Unfortunately, this trend was not universal. In many parts of Brazil, authorities continued to be antagonistic towards human rights monitors. Human rights activists in the northeastern state of Rio Grande do Norte faced both death threats and law suits for their courageous efforts to rid the police of violent officers. The death threats rarely triggered serious investigations on the part of the appropriate authorities. A list of ten activists who promote investigations of corrupt and violent police in Rio Grande do Norte began to circulate at the end of 1996. The first person on that list, attorney Gilson Nogueira, was murdered on October 20, 1996, and in May 1997, despite significant evidence of police involvement in his killing, federal prosecutors ended their investigation into the matter with no indictments.
Throughout 1997, Rio de Janeiro authorities responded to legitimate criticism of police violence by attacking the sources. This aggressiveness applied to Human Rights Watch, after our report on police brutality, as well as to local and national critics.
The Role of the International Community
The European Union (E.U.) financed numerous NGOs dedicated to the defense of human rights in Brazil in 1997. Member states of the European Union encouraged Brazil to comply with international human rights norms through regular meetings with federal officials both in Brazil and on official government trips to Europe. At year's end, several governments expressed interest in providing instructors and financing a program directed by the International Committee of the Red Cross (ICRC), to train Brazilian police in methods that respect fundamental human rights. This ICRC training program would build on two courses which it led in 1997 for representatives of the military police forces of each of Brazil's twenty-six states and federal district. National Human Rights Secretary José Gregori sought financial support from E.U. governments for police training in human rights during several visits to Europe in 1997. At this writing, however, plans for such financing have not been completed.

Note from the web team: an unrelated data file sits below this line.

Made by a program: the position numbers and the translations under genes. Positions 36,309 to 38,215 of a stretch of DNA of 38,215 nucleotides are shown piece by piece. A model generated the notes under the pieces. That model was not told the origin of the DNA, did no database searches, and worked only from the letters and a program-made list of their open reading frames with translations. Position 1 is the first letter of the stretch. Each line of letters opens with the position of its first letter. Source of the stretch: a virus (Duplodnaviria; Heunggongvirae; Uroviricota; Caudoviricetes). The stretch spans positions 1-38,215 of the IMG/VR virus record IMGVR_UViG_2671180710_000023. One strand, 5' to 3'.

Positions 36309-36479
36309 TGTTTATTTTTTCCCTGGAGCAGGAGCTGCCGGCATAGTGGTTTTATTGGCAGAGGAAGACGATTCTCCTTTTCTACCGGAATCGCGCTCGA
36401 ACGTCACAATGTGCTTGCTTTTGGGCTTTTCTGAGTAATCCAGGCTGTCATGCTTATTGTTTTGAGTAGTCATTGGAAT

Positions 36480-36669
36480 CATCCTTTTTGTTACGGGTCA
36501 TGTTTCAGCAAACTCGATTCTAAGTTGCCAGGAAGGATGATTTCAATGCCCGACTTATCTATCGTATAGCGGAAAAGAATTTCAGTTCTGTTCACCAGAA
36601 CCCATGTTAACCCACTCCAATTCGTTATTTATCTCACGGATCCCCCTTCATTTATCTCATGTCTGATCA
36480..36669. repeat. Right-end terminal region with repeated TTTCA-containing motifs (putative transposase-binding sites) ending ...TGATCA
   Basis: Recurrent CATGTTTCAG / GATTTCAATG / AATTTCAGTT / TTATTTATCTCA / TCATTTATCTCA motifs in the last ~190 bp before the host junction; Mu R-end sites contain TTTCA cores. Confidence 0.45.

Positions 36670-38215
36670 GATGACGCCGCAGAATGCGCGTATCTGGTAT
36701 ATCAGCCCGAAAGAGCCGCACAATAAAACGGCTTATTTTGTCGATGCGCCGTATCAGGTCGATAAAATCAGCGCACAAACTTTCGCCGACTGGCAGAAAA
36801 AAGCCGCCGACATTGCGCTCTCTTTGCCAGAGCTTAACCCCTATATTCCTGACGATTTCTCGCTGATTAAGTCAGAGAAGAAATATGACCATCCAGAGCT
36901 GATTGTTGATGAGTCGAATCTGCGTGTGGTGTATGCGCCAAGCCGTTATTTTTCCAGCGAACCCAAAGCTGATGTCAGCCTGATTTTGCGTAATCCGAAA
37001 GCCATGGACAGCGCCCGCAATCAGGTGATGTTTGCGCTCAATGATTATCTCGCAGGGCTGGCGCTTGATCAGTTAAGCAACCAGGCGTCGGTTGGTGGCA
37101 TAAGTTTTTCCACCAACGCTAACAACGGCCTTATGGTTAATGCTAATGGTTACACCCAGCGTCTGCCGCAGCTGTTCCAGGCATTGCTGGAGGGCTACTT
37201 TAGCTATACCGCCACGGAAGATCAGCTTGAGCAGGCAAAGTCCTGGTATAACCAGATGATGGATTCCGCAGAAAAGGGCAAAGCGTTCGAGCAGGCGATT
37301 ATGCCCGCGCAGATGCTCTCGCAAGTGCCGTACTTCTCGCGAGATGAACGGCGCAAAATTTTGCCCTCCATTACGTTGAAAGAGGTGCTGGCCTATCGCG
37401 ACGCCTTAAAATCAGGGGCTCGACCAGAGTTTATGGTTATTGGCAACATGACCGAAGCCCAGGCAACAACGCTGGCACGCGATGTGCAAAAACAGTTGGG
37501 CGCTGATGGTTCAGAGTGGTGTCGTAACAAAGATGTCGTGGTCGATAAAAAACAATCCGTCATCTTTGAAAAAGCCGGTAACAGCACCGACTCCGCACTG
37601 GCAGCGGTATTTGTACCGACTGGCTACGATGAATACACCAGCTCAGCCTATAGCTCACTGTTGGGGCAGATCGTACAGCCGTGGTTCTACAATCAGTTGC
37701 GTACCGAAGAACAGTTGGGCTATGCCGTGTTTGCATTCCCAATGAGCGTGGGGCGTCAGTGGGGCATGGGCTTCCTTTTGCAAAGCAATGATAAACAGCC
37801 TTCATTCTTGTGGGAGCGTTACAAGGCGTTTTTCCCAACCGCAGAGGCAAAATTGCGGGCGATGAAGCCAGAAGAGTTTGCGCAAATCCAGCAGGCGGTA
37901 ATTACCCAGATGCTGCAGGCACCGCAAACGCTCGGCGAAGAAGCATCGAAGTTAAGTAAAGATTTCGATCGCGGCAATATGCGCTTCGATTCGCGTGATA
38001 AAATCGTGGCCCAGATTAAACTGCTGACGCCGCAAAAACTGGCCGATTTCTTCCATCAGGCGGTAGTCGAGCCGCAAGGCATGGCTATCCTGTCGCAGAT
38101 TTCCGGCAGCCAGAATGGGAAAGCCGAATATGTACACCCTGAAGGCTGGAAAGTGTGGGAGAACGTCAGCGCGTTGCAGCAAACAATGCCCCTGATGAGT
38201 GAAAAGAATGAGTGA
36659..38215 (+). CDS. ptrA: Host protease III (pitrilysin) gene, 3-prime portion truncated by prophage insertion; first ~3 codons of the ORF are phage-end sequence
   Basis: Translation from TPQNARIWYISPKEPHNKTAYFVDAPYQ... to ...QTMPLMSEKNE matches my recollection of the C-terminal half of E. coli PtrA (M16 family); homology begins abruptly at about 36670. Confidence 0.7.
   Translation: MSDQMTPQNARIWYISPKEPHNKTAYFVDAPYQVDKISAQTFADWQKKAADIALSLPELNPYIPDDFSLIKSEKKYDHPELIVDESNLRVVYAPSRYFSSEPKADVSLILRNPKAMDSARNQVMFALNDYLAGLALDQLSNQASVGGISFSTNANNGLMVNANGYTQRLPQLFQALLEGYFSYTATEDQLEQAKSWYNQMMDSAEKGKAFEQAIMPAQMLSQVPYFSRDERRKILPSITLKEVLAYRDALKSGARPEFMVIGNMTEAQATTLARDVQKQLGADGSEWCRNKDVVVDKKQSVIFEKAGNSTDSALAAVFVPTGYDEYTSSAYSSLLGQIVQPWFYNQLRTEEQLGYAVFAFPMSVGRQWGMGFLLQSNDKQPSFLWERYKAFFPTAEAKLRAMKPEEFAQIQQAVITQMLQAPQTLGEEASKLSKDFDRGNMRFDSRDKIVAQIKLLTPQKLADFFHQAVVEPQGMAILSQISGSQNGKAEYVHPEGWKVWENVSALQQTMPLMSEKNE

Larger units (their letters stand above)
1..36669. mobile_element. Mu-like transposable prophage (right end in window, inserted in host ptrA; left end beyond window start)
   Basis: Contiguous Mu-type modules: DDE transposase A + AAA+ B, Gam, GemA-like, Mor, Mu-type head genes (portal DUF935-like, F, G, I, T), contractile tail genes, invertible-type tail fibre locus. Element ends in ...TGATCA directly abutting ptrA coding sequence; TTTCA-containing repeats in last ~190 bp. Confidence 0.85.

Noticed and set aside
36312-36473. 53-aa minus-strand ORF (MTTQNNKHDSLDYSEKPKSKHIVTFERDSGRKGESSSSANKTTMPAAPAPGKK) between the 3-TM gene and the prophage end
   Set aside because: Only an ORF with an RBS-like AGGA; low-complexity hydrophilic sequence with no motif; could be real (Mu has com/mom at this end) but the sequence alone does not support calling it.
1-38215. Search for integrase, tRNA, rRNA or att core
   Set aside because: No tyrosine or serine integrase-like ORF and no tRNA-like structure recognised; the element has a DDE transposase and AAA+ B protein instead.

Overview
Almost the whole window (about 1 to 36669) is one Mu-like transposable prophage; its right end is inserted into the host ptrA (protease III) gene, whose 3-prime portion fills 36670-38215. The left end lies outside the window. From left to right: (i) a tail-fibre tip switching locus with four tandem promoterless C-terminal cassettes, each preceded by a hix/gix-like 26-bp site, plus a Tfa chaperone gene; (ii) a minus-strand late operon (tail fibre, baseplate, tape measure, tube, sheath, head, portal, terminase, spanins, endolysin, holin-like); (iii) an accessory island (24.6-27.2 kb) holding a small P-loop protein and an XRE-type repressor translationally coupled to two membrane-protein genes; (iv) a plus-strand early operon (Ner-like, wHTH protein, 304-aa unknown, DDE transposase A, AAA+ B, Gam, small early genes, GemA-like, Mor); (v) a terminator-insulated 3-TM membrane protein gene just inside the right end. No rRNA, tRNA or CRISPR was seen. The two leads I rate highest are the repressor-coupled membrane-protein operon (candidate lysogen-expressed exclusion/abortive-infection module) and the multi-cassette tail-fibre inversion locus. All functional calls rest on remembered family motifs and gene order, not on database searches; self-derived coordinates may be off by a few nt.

In 1997, the U.S. gave relatively little direct assistance to Brazil. For Fiscal Year 1998 the U.S. administration requested U.S. $225,000 for training through the International Military Education and Training Program (IMET) and U.S. $1 million in anti-narcotics assistance, as well as U.S.$600,000 targeted to police forces in Brazil. The U.S. government finalized plans to open an Federal Bureau of Investigation office in Brasília to combat drug trafficking during fiscal year 1998, although according to the U.S. embassy, no clear timetable for its operation has been established at this writing.
During the year, the U.S. government sponsored numerous visits for human rights activists, judges, and prosecutors to the United States through the administration of justice and United States Information Services programs, as well as visits to Brazil by experts on alternative sentencing and the federalization of human rights crimes, both issues contemplated by the Brazilian National Human Rights Program. The State Department's chapter on Brazil in its Country Reports on Human Rights Practices for 1996 accurately portrayed the varied human rights problems that Brazil faces, as well as the advances and setbacks provoked by governmental policies.
In October, President Bill Clinton visited Brasília, São Paulo and Rio de Janeiro. In Brasília, Clinton met with his counterpart Fernando Henrique Cardoso, as well as the presidents of the Chamber of Deputies and the Senate. Unfortunately, President Clinton failed to address the issue of human rights publicly during the trip.
Relevant Human Rights Watch report:
Police Brutality in Urban Brazil, 4/97
email Human Rights Watch
This Web page was created using a Trial Version of Transit Central Station 3.0.